I’m not going to vote Democratic as a protest vote against the GOP, not because of one outburst from Karl Rove. But Joe has a point. It certainly doesn't make me more likely to vote Republican next time. It's not going to make anybody more likely to vote for Republicans next time. It's not exactly news that conservatives are more hawkish than liberals. But Ann Coulter type rants are repellent to many people who prefer the foreign policy of Republicans to the foreign policy of Democrats.

I will probably vote for Democrats in 2006. My opinions on the two parties are divided. I can go either way, depending on what we're talking about. The Republicans dominate all three branches of government, and voting Democratic is a balance-restoring corrective. I have no idea which party I will vote for in the 2008 presidential election. No idea at all. It depends on way too many unpredictable variables.

If the Republican Party were less polarizing and obnoxious, though, I might consider actually joining it. Every former Democrat has to deal with this question. Do we join the right, or do we halt our rightward drift in the center? The reaction on the right to Karl Rove’s hatchet job tells me I’m right to stop in the center.

Posted by Michael J. Totten at 1:50 PM | Permalink | Comments Off

June 23, 2005

Extremists and Their Hallucinations

Sometimes I wonder if the more people think about politics and work in politics for a living the more likely they are to become deranged about politics.

Look at Karl Rove’s latest outburst.

Conservatives saw the savagery of 9/11 in the attacks and prepared for war; liberals saw the savagery of the 9/11 attacks and wanted to prepare indictments and offer therapy and understanding for our attackers.
I know several people who responded to 9/11 exactly as Rove described and continue reacting to the Terror War this way even today. But let’s not forget that regime-change in Afghanistan polled at 90 percent support levels at the time. Assuming every single person who opposed that war is on the left (which is probably close to the truth) somewhere in the ballpark of 80 percent of those who voted for Al Gore or Ralph Nader supported the violent overthrow of the Taliban.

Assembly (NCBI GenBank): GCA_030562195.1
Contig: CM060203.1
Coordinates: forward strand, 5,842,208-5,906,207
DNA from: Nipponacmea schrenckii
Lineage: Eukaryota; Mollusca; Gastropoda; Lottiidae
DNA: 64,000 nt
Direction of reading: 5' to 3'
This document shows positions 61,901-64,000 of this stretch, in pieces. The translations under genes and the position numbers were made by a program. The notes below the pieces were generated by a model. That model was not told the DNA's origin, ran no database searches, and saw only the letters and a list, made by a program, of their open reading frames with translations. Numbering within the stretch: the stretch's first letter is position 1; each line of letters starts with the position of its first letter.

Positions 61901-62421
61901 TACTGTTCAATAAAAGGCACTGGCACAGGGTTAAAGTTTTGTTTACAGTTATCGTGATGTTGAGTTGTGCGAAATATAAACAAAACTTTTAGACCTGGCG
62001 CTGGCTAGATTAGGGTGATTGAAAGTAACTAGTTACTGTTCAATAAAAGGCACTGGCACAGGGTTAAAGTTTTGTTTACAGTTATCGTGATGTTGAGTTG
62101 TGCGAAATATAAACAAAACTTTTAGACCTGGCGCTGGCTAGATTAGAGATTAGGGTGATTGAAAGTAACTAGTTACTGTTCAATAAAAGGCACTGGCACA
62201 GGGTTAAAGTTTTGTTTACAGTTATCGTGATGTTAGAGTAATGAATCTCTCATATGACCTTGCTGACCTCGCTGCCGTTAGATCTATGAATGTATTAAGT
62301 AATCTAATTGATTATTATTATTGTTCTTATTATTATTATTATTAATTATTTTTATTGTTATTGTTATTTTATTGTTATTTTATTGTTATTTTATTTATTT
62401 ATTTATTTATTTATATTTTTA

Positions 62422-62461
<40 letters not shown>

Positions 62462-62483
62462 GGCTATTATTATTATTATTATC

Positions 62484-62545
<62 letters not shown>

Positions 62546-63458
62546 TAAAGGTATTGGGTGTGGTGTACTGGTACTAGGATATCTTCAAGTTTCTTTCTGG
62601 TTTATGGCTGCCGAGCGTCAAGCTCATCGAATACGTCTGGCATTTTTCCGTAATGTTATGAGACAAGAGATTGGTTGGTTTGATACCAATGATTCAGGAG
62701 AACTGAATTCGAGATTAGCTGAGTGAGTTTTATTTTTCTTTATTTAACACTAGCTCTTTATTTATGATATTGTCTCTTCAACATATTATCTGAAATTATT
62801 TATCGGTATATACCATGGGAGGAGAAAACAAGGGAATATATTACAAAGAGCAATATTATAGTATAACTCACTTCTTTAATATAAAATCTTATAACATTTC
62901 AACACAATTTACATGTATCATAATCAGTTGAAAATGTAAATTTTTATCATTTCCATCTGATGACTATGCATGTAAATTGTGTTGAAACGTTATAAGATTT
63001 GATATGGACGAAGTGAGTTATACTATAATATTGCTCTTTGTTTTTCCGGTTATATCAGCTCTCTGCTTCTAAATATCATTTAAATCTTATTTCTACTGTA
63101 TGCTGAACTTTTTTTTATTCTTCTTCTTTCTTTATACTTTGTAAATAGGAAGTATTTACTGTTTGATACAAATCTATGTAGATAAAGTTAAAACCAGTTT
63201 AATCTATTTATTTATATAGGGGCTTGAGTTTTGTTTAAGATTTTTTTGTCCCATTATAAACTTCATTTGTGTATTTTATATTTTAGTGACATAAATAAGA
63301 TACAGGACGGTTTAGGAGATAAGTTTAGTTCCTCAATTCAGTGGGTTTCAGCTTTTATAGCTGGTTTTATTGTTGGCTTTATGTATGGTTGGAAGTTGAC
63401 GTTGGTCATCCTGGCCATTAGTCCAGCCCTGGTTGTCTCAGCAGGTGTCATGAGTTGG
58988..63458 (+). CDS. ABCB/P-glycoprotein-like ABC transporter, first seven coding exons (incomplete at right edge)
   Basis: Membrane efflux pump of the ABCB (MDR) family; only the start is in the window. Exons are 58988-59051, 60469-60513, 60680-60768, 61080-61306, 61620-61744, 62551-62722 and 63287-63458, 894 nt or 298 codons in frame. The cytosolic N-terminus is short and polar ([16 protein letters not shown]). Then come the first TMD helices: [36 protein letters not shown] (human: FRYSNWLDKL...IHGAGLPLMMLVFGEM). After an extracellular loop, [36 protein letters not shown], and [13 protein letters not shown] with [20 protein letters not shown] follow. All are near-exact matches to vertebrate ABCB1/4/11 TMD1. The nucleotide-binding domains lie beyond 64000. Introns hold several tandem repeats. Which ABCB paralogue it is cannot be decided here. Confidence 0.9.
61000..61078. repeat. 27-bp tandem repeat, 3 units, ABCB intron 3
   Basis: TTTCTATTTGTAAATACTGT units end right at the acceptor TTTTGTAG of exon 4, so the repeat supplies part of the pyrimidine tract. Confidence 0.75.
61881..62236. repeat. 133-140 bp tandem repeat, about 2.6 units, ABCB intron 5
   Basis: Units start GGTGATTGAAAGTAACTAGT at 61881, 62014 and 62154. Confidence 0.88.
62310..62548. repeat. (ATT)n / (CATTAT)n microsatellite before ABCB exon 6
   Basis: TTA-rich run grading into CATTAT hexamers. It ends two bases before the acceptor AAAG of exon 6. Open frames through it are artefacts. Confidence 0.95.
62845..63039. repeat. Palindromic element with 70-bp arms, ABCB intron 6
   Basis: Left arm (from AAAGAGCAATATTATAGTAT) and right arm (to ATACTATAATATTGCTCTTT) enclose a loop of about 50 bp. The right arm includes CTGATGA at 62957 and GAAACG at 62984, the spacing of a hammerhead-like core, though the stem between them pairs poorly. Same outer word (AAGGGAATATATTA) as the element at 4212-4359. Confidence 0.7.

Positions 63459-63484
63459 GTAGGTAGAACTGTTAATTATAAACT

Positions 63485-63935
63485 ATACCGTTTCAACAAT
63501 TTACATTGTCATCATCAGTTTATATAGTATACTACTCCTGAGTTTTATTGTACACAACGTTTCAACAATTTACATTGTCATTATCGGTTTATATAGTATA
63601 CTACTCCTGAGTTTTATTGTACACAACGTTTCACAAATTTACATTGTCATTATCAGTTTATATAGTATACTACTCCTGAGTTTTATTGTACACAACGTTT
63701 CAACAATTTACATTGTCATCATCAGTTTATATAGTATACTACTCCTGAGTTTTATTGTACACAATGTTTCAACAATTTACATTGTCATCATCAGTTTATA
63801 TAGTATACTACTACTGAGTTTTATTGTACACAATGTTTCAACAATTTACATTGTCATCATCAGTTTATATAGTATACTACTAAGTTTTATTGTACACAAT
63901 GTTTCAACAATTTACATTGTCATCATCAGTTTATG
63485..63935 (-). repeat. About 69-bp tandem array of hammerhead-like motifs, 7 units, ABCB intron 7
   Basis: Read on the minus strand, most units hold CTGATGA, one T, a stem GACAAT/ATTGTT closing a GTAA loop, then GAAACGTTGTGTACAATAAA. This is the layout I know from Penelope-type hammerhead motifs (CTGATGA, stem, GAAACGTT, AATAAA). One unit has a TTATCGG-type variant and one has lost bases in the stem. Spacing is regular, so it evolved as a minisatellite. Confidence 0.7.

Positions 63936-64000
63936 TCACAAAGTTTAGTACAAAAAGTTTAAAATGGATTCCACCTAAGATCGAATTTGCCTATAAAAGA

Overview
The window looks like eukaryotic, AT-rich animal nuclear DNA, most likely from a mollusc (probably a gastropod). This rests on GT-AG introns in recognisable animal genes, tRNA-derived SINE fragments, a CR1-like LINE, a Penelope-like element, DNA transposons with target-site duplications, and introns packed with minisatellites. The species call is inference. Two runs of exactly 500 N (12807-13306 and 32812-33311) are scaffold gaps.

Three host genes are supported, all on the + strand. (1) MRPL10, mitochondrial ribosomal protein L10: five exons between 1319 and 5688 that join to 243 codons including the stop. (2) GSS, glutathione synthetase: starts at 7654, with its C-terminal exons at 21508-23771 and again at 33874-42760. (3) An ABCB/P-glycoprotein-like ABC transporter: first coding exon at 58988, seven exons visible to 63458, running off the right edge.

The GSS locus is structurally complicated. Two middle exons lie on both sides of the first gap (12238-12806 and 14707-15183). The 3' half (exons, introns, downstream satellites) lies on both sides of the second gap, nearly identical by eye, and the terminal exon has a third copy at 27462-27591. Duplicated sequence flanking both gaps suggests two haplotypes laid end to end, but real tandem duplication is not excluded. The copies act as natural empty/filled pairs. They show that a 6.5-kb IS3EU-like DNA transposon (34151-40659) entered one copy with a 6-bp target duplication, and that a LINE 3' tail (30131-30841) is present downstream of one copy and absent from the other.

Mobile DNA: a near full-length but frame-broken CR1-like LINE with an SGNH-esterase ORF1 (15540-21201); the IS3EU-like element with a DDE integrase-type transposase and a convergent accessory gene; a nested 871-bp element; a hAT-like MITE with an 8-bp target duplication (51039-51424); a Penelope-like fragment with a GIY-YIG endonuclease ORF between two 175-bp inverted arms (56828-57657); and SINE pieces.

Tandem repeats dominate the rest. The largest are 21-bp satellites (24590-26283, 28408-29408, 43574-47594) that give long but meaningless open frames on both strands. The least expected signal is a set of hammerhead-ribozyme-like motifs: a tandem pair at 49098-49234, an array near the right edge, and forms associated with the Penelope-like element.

The 10 percent who didn’t support it do not count as “the liberals.” They are the loudmouth activistas, Hollywood celebrities, campus intellectuals who live in unreality bubbles, and reactionary far-leftists. There was, however, so much wailing and gnashing of teeth from that ten percent that I can hardly blame conservatives for forgetting about the silent majority of hawkish Democrats at the time.

Rove painted with too broad a brush. But that’s not really the issue here. Conservatives who are defending Rove’s statements are ignoring what else he said:

Let me just put this in fairly simple terms: Al Jazeera now broadcasts the words of Senator Durbin to the Mideast, certainly putting our troops in greater danger. No more needs to be said about the motives of liberals.
So there it is. Liberals deliberately hope to put our troops in greater danger, according to Rove. In other words, Liberals=Traitors.

Anyone who has liberal friends and family members ought to know exactly how rotten and despicable and indefensible that statement is.

Al Jazeera did pick up Dick Durbin’s commentary, which only makes anti-American propaganda in the Middle East seem all the more plausible. That does (at least theoretically) put our troops and even civilians in greater danger. The Middle Eastern variety of anti-Americanism is a violent political force that topples skyscrapers and kills thousands. That’s one reason Dick Durbin deserved the shellacking he got.

But feeding anti-American pathologies was not Dick Durbin’s intention. He intended to get more humane treatment for prisoners at Gitmo – an honorable objective I happen to sympathize with. That couldn’t be any more obvious than it is.

"Conservatives are fascists." "Liberals are traitors." "America is the new Nazi Germany." What the hell is the matter with some people? If even one of those political hallucinations really were true, if liberals really were traitors, if conservatives really were fascists, the United States would explode in a convulsion of civil war.

UPDATE: John Cole (yes, he's a conservative) isn't impressed either.

My party no longer is merely content selling our bullshit. We are now starting to believe it. I'd say Mr. Rove has an apology to issue.
SECOND UPDATE: Wagner James Au adds in the comments:
It's true that Moveon.org, Michael Moore, et. al. are a fetid film on the soul of FDR's party, but Karl Rove must be the absolute worse person in the world to make that point. It's like watching a leper challenge a hemophiliac to full contact karate.

Posted by Michael J. Totten at 6:28 PM | Permalink | Comments Off